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Oh, I was talking about

Oh, I was talking about whether the Eladrin were carried over as a PC race in 5E or if they're mentioned in a hypothetical planar section of the DMG (I've done no research into this). If they have been, then...I'm not sure how to approach things, other than to just ask: How should we develop [CG exemplar race name]? Probably better to just assume Eladrin and adjust after the fact, huh? Hehe...

Anyway, I think I'd rather have an exclusive CG planar race than one that lives on two different planes. I like the idea of the Eladrin as behind-the-scenes motivators. I could easily see a number of them infiltrating fiendish ranks under an assumed identity and disrupting plans from the inside, whether sabotaging supply lines or military orders, or secretly aiding any allies that they happen to encounter. I could also see them as willingly sacrificing themselves in order to ensure that somebody else is able accomplish their goals. In contrast, I see the Archons as being willing to sacrifice others in order to ensure the downfall of Evil (good souls will, of course, earn their just reward in the afterlife).

And, on consideration, I see the fey as being rather amoral, whereas I see the Eladrin as have a very definite sense of right and wrong, and they exalt the individual. This doesn't doesn't meant they can't be fey-like or flighty, just that where the fey are mostly unfathomable/incomprehensible to mere mortals, the Eladrin are borne out of the beliefs of the many Primes. They're guardian angels and imaginary friends who goad us to be our better selves, slipping away when their time is done.

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Eladrin: in 5th edition

To clarify: Eladrin are not yet mentioned anywhere in 5th edition. HOWEVER. The recent DM basic rules PDF from Wizards of the Coast reveals the Fey type:

Quote:
Fey are magical creatures closely tied to the forces of nature. They dwell in twilight grows and misty forests. In some worlds, they are closely tied to the Feywild, also called the Plane of Faerie. Some are also found in the Outer Planes, particularly the planes of Arborea and the Beastlands. Fey include dryads, pixies, and satyrs.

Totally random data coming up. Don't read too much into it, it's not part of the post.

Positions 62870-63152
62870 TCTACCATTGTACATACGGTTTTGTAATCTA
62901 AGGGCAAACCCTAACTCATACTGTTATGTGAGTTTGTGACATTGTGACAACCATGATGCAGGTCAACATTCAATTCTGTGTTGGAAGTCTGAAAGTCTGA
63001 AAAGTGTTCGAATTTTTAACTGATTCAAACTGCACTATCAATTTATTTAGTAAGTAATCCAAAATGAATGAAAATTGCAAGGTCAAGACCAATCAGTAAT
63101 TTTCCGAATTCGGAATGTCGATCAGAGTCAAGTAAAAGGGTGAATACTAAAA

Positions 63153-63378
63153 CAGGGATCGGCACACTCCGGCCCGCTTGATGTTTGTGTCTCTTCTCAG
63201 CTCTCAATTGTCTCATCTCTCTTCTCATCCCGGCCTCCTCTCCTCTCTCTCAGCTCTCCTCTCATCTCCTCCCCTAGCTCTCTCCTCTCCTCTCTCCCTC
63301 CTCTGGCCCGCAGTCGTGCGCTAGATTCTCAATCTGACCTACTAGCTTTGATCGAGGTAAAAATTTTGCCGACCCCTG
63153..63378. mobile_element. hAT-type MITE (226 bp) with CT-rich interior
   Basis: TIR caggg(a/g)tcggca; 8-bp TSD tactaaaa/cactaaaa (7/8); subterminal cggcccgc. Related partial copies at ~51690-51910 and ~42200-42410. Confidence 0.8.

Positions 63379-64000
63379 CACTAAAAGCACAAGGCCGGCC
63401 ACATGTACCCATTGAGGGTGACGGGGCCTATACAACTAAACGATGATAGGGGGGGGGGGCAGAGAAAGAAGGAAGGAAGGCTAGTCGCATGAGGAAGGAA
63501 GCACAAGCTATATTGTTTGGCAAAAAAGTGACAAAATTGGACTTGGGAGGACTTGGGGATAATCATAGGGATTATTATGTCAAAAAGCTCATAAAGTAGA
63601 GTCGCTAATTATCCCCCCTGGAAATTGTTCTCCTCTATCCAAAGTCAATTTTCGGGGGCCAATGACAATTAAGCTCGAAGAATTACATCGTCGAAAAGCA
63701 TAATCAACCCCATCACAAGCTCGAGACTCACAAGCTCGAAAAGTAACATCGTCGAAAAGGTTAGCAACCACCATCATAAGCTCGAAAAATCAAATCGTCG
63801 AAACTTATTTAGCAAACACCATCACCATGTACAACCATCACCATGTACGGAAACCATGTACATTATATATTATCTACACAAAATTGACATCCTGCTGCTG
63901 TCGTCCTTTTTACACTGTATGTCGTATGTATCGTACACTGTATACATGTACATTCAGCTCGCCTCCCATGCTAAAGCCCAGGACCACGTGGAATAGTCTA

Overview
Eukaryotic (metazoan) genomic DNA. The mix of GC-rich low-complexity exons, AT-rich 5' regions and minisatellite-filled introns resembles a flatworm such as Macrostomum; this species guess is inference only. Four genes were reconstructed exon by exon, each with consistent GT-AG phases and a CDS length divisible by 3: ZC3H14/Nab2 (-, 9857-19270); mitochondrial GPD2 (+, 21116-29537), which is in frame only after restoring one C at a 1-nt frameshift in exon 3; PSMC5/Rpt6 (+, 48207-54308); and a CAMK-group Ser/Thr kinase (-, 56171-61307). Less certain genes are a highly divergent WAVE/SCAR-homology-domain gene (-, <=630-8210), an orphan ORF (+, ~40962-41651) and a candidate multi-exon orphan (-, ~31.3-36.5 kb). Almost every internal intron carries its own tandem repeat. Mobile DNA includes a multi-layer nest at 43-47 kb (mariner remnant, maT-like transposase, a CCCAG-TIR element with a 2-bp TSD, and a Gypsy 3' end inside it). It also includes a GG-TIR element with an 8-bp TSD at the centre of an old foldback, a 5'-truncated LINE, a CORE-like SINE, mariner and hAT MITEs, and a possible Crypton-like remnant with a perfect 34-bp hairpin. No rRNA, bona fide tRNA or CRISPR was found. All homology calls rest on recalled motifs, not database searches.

That seems to scream "Eladrin are fey, just on the planes", doesn't it?

So the idea that fey are largely immoral and that Eladrin are fey who made a choice aligning themselves with the individual good seems to work here. Maybe the Eladrin Court of Stars is where fey who make their Choice transcend to, or are at least given the chance to join. Conversely, the Unseelie Court of the Queen of Air & Darkness may welcome those fey who make their Choice to fight against humanity and embrace their evil caprice. Just as fiends and angels fight for mortal souls, these two faerie courts might fight for the allegiance of the fey.

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A race for Pandemonium

Started thinking about an exemplar race for Pandemonium. Thing is, the theme of the plane is madness, and how do you make a society based on the concept of madness? Came up with this sketch of an idea.

-----

Hiding in the shadows and winds of Pandemonium, the Daemonia (singular, daimonion) are whisperers, screamers, voices. They are snakelike beings, their bodies suited for lying beneath the winds of the plane, coiling in its nooks, and slithering through its winding ways. They range in size from trivial asps that lurk in the cracks of walls, to colossal anacondas that fill tunnels. They weakest of the race share minor magical powers such as mage hand, daze, and message at will. They are poisonous, not only in bite but in speech, for all of them can speak with mortals, and their words are always intelligible, though what they have to say is rarely comprehensible.

All daemonia have -4 to resist compulsions, which frequently interests wizards seeking compliant fiendish servants. The summoner of a daemonium may soon find that his clever servant's words have led him into a path of madness from which there is no escape even if the demon is banished.

Daemonia teach that the world that was born from chaos and will return to it one day. In the interim, forms exist, but only as meaningless transience. Reason is necessary to deal with this world, but in turn reason must be fractured in order to align with the madness as the root of creation. There are several races of daemonion, each of which embody a form of madness they seek to inflict on all others in creation.